Sawatasha rugby sub-shrine at Shimogamo Shrine in Kyoto
A game of kemari in progress during Shimogamo Shrine’s annual Kemari Hajime festival

Although no games were held in Kyoto, the city was still involved in the Rugby World Cup in a small but significant way. In 2017, the city hosted the draw for the pools, deciding which teams would play against each other in the pool stages. During the tournament itself, Shimogamo Shrine held a screening of a match by the shrine (sadly by invitation only) and my institute, the Kyoto Institute, Library and Archives, held a public screening for local residents, filling up both of its auditoriums. Moreover, while Kyoto may not have hosted any matches, the prefecture has its own claim to fame as the birthplace of Tambo ragubii, or rice field rugby, which is, as the name suggests, played in rice fields, mud and all. Played since 2015, the game has gone from strength to strength, attracting professional players, and with 15 matches played over the summer period before the Rugby World Cup.

The closest host cities were not too far away, with Kobe and Higashi-Osaka both hosting parts of the tournament. Unlike Kyoto, both of these have professional rugby teams, and Higashi-Osaka has its own dedicated rugby shrine, which is patronised by rugby team Kintetsu Liners, who are based at Japan’s oldest dedicated rugby stadium, Hanazono Rugby Stadium, which opened in 1929, the year the team was founded. What I found interesting about this shrine is that, whilst during the Rugby World Cup I saw promotional material for the rugby sub-shrine at Shimogamo Shrine, I found no such activity for the shrine in Higashi-Osaka. Instead, the shrine is nestled within a typical suburban sprawl, doing little to draw attention to itself. While as an outside observer it seemed remarkable that there was a rugby shrine at all, here it was simply part of the fabric of the town. Indeed, rugby is part of the town. Between the train station and the stadium, one passes numerous shops selling rugby merchandise, bakeries selling rugby-themed treats, other shops have rugby imagery in the windows, and houses have stickers on their doors and mailboxes. Moving away from Kansai, the city of Kumagaya in Saitama has embraced rugby as part of its local identity, and has called itself “Rugby Town” since 1991.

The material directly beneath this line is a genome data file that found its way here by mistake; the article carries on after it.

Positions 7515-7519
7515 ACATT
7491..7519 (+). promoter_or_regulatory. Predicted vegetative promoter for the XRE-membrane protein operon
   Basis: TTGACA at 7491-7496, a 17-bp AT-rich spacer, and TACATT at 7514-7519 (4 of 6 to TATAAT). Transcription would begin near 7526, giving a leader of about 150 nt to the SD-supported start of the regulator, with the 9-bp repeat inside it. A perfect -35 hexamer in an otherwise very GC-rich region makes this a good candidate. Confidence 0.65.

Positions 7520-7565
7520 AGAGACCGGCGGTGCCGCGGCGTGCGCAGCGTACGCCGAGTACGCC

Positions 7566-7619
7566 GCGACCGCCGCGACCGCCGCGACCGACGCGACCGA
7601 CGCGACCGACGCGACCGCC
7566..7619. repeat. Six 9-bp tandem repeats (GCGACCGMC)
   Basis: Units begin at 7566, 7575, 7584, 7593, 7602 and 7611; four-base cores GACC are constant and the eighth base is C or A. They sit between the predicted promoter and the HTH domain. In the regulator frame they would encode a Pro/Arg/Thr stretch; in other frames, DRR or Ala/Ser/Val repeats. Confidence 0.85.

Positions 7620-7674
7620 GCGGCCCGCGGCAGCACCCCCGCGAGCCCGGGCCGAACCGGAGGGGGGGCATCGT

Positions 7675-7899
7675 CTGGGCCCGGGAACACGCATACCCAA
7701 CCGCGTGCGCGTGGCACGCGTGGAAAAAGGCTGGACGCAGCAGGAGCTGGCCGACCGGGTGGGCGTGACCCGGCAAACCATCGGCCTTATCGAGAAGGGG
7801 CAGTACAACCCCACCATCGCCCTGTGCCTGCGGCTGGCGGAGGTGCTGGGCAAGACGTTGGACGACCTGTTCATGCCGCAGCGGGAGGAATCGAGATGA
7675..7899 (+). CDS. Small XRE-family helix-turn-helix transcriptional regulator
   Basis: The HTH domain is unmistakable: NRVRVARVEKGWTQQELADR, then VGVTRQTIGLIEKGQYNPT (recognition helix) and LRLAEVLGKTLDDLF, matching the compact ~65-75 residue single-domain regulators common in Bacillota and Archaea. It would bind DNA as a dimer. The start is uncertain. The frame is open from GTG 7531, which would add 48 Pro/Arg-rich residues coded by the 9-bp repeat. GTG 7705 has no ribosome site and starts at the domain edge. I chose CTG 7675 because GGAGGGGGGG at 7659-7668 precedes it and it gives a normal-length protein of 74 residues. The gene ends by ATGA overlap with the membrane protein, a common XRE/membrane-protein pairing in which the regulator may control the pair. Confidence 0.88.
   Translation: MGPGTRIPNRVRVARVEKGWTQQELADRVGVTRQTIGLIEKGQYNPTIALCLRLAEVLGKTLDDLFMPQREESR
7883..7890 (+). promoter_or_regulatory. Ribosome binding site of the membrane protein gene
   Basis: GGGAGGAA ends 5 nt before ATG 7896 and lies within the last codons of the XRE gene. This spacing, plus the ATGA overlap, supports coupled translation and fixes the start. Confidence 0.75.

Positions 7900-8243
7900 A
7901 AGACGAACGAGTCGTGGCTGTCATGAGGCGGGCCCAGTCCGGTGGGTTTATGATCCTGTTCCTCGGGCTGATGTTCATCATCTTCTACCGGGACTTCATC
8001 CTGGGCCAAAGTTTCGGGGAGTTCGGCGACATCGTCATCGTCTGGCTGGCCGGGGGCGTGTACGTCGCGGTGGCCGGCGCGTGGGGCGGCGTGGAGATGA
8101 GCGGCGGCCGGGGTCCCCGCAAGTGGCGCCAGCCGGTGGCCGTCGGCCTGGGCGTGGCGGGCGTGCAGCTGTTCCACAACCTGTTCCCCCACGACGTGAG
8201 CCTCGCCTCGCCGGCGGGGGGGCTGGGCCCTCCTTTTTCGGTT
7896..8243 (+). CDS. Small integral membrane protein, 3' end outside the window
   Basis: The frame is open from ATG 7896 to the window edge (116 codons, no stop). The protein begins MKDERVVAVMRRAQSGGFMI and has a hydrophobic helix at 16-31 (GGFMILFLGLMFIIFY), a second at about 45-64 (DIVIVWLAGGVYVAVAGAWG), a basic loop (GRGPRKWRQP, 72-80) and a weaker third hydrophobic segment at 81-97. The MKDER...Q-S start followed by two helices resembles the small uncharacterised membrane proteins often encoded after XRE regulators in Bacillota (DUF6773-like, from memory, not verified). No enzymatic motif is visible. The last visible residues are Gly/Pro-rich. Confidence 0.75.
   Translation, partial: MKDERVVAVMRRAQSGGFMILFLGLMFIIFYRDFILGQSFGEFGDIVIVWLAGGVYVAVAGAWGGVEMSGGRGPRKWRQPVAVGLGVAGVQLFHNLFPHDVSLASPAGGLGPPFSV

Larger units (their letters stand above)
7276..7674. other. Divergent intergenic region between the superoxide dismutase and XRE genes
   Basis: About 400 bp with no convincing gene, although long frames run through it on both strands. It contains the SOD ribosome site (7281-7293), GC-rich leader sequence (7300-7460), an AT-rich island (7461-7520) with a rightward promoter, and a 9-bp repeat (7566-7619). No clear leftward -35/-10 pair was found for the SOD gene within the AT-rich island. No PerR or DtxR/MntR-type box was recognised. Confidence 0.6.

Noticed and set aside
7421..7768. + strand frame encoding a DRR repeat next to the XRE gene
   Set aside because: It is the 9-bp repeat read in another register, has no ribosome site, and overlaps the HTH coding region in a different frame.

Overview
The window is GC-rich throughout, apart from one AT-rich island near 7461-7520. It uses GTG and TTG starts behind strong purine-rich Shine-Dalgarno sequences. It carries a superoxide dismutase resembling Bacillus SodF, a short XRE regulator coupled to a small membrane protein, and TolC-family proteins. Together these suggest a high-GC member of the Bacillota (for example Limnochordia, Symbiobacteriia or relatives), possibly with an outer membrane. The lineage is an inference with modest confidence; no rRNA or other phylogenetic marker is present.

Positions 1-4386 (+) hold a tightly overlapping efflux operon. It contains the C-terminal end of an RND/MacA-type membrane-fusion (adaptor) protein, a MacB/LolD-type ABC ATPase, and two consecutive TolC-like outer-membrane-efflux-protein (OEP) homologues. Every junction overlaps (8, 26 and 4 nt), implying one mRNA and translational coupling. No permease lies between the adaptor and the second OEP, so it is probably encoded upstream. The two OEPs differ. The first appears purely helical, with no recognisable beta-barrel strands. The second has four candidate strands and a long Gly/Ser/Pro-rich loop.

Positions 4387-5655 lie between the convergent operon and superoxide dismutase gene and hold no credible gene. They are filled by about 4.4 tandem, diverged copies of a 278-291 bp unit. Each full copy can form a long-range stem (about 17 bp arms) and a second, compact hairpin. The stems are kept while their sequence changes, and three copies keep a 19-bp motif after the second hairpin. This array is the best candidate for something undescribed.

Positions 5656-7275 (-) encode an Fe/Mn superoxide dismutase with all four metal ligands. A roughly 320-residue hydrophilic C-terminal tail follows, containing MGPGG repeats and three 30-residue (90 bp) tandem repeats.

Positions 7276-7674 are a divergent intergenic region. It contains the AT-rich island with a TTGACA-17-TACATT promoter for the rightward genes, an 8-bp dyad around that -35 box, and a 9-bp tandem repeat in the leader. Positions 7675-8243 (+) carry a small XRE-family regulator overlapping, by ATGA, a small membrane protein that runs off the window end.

While rugby may not have the popularity or visibility of baseball or football in Japan, it has nonetheless been adopted and assimilated into the culture, become part of locations’ identities and even gained a kami. While I had set out to look at the Rugby World Cup in particular, I hope to be able to continue research on rugby in Japan

Dr Christopher J. Hayes
Japanese Projects Assistant, Sainsbury Institute for the Study of Japanese Arts and Cultures